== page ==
Vermont officials are beginning to provide details about how the state plans to carry out its new publicly financed healthcare program.
Vermont crafts details of universal health plan
Meanwhile, state representatives Michael Fisher and Ann Pugh introduced a bill ">proposing regulatory changes
">proposing regulatory changesfor health insurers, health coverage and providers in order to move forward with the development of Green Mountain Care, the state's healthcare program.
The legislation, which Gov. Pete Shumlin signed in May , would allow Vermont to comply with the federal health benefits exchange requirements for 2014 and then use the exchange as a platform for the state's program, according to one of the reports.
Financing plans are expected to be sent to state House and Senate committees next year.
The bill identified eight proposed changes, including merging the individual and small group insurance markets; giving the Green Mountain Care board authority over health insurer rate reviews, hospital budget reviews and certificate of need processes; and authorizing the state's health agency to seek waivers from the CMS.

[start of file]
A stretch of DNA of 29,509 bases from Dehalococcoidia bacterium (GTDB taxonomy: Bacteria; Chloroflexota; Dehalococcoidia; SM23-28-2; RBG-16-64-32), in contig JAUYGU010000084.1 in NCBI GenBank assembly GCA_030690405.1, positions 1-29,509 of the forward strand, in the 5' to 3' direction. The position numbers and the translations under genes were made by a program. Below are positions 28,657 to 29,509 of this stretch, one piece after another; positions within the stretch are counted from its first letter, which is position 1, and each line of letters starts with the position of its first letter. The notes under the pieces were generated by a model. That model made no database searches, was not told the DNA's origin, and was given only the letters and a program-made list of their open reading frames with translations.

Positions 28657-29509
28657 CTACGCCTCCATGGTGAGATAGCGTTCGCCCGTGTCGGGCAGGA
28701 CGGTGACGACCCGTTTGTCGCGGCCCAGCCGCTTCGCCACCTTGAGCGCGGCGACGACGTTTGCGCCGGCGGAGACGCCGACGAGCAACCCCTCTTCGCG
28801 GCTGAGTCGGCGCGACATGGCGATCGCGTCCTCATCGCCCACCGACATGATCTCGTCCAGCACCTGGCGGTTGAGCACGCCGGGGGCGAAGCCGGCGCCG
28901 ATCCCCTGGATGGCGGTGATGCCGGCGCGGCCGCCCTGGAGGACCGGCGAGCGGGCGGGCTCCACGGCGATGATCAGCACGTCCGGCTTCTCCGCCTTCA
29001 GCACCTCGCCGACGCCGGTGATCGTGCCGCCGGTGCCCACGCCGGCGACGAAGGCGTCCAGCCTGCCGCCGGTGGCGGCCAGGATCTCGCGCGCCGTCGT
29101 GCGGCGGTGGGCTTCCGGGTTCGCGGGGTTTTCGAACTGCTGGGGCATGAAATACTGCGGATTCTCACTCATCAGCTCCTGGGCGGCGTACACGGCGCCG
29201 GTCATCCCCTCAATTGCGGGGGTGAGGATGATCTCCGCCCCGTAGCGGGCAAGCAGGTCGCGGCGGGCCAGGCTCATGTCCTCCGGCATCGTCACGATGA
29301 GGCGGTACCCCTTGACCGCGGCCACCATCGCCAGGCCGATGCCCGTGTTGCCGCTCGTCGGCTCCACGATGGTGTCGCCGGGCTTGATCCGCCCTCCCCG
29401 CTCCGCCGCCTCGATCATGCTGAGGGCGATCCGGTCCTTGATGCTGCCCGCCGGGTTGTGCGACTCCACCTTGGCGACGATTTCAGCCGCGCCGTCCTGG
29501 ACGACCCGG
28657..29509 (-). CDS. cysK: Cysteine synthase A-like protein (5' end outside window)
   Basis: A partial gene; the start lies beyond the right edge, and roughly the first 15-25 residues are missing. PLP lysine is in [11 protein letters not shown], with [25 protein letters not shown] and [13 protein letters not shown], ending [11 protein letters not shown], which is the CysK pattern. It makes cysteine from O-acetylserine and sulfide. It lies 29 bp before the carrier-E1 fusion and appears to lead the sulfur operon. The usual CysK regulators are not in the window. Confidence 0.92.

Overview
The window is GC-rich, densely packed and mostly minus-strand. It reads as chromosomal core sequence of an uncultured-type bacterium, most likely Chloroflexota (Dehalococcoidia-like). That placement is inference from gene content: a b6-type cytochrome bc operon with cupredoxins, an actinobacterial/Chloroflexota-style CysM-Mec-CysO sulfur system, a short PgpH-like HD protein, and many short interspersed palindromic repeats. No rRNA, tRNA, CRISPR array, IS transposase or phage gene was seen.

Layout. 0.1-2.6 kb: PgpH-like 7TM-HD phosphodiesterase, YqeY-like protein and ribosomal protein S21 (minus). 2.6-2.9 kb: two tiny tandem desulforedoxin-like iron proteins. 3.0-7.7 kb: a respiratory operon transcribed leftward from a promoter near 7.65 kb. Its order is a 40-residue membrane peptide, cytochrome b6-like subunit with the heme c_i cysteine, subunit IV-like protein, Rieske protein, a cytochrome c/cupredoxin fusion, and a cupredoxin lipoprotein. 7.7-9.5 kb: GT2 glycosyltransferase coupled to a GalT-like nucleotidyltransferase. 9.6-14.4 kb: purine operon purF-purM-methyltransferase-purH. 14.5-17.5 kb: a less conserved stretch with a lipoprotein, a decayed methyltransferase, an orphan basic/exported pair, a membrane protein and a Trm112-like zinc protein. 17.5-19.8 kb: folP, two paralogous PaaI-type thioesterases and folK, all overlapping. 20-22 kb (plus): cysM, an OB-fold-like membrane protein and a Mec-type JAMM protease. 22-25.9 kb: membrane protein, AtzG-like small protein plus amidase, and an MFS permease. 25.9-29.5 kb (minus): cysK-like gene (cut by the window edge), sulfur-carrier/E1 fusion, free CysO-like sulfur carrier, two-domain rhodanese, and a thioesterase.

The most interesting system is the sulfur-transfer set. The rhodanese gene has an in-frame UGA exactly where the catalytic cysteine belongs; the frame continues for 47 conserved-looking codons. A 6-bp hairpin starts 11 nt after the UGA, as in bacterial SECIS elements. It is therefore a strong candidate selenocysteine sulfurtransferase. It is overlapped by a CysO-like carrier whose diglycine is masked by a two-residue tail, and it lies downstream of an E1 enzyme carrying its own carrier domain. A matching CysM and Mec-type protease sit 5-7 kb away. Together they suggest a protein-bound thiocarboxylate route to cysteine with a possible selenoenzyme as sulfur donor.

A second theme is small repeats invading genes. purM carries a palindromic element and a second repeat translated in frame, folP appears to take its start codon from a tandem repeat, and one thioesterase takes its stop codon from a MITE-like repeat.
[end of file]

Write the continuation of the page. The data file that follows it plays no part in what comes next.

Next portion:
The Vermont Agency of Administration submitted two reports, one of which focused on the implementation of Green Mountain Care and the other on the state's health benefits exchange.
The administration agency said in the ">exchange report
">exchange report, it recommends that Vermont allow individuals and small groups to buy coverage from the exchange. It also recommends that small groups are defined as employers with 100 employees or less.
Recommendations in the Green Mountain Care report include drug cost-containment strategies, such as promoting generic drug use; allowing a market for supplemental insurance; and providing out-of-state coverage to young adults under the age of 26.
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